Verse > Anthologies > William Stanley Braithwaite, ed. > The Book of Georgian Verse
William Stanley Braithwaite, ed.  The Book of Georgian Verse.  1909.
The Holly Tree
By Robert Southey (1774–1843)
O READER! hast thou ever stood to see
            The Holly Tree?
The eye that contemplates it well perceives
            Its glossy leaves
Order’d by an intelligence so wise,        5
As might confound the Atheist’s sophistries.
Below, a circling fence, its leaves are seen
            Wrinkled and keen;
No grazing cattle through their prickly round
            Can reach to wound;        10
But as they grow where nothing is to fear,
Smooth and unarm’d the pointless leaves appear.
I love to view these things with curious eyes,
            And moralize:
And in this wisdom of the Holly Tree        15
            Can emblems see
Wherewith perchance to make a pleasant rhyme,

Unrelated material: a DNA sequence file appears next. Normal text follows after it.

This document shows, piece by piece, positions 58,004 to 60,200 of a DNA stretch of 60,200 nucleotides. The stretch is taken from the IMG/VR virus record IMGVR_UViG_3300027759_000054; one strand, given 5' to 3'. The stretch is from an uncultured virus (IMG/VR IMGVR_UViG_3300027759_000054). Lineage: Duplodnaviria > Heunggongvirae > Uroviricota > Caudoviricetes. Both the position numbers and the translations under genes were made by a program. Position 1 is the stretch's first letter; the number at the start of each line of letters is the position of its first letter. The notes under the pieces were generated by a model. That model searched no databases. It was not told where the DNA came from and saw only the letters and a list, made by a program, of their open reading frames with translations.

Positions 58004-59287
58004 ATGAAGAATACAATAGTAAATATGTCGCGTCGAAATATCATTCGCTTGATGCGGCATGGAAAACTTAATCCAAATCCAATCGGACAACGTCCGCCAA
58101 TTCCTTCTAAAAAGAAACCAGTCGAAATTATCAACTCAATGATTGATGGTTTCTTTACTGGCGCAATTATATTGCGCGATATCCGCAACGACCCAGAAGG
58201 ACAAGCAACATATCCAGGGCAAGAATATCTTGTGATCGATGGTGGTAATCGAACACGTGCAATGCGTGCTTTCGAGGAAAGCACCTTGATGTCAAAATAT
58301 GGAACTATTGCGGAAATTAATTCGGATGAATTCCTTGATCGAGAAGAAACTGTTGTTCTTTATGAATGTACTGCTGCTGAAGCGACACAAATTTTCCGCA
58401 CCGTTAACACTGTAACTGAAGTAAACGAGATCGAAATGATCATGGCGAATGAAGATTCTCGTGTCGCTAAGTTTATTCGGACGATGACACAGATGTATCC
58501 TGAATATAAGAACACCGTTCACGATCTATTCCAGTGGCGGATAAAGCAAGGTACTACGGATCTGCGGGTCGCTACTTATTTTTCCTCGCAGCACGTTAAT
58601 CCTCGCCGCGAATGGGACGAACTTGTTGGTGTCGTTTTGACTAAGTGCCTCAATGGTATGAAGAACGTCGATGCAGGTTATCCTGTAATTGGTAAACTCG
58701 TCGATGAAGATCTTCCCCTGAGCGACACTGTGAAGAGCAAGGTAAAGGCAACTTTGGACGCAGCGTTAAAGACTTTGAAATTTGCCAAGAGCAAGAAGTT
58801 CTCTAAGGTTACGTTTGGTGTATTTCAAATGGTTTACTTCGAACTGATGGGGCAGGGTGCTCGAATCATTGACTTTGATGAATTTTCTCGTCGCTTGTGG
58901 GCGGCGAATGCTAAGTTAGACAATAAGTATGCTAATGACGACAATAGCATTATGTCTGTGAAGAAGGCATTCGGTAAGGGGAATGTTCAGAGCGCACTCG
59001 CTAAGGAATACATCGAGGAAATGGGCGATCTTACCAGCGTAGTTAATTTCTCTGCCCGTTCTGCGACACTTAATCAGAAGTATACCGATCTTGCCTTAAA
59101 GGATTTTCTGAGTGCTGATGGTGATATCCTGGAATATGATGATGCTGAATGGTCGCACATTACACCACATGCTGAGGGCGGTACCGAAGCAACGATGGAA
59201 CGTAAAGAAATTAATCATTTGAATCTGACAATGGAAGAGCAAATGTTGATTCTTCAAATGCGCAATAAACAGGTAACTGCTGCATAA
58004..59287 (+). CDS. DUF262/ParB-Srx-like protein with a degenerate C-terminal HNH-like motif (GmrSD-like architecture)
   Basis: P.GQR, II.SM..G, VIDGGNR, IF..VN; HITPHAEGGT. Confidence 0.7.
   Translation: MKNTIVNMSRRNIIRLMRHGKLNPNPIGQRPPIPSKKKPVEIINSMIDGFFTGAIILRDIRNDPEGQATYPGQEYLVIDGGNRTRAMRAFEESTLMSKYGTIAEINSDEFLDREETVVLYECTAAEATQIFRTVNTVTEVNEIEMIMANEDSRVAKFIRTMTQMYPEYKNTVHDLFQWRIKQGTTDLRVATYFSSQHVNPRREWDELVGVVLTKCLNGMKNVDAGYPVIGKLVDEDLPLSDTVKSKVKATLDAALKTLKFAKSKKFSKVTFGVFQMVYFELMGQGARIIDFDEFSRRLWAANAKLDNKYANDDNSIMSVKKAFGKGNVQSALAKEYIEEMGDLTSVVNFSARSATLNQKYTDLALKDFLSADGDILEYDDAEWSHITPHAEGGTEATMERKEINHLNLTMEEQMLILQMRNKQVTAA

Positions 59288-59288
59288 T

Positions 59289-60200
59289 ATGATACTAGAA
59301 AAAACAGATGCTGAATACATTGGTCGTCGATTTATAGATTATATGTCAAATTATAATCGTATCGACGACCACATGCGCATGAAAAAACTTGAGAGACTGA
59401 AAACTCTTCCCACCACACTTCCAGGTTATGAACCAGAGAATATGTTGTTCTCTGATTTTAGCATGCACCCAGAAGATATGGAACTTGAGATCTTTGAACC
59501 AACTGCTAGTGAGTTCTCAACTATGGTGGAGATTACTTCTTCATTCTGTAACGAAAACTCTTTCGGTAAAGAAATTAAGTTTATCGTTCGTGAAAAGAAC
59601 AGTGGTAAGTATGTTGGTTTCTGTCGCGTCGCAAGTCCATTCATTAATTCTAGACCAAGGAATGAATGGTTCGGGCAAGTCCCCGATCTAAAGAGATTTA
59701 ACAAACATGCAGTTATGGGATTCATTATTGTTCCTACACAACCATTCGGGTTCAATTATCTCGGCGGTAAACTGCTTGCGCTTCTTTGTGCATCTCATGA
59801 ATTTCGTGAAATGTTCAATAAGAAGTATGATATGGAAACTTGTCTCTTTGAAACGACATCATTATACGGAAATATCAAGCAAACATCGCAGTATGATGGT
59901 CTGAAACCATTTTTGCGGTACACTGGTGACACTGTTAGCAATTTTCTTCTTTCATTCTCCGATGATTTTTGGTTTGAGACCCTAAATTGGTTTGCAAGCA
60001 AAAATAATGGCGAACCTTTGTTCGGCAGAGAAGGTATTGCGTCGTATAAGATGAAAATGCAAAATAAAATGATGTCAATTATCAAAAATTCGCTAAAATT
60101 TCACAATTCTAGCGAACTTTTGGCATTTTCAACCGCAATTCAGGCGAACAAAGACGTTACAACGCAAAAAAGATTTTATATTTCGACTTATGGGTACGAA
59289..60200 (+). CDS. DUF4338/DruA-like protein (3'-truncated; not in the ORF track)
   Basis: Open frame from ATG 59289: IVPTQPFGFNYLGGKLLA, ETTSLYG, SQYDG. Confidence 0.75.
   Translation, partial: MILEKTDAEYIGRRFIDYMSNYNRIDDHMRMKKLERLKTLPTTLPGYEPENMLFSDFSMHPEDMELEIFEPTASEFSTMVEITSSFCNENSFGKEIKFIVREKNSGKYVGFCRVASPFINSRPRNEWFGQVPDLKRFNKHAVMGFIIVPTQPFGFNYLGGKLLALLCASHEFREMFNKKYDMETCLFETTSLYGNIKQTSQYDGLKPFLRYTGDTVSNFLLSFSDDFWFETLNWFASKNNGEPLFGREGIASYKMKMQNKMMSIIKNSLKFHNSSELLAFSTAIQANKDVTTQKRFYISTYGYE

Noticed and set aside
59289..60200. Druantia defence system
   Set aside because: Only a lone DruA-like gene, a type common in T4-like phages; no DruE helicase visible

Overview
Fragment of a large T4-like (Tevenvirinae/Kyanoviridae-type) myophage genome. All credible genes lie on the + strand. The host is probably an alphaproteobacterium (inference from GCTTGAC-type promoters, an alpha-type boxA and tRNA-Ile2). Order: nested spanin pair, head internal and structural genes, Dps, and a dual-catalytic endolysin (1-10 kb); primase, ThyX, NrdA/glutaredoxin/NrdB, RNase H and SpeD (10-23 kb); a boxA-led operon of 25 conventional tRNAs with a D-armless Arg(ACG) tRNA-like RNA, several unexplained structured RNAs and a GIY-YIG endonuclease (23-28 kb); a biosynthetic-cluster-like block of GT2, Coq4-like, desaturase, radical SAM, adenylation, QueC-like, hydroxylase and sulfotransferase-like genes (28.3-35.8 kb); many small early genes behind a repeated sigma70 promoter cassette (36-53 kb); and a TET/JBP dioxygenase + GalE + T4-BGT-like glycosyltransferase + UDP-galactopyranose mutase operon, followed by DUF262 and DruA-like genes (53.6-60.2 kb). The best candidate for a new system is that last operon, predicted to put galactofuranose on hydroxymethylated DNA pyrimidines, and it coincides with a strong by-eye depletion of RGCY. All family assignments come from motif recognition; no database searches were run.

One which may profit in the aftertime.
Thus, though abroad perchance I might appear
            Harsh and austere,        20
To those who on my leisure would intrude,
            Reserved and rude,
Gentle at home amid my friends I’d be
Like the high leaves upon the Holly Tree.
And should my youth, as youth is apt, I know,        25
            Some harshness show,
All vain asperities I day by day
            Would wear away,
Till the smooth temper of my age should be
Like the high leaves upon the Holly Tree.        30
And as when all the summer trees are seen
            So bright and green,
The Holly leaves a sober hue display
            Less bright than they,
But when the bare and wintry woods we see,        35
What then so cheerful as the Holly Tree?
So serious should my youth appear among
            The thoughtless throng,
So would I seem among the young and gay
            More grave than they,        40
That in my age as cheerful I might be
As the green winter of the Holly Tree.

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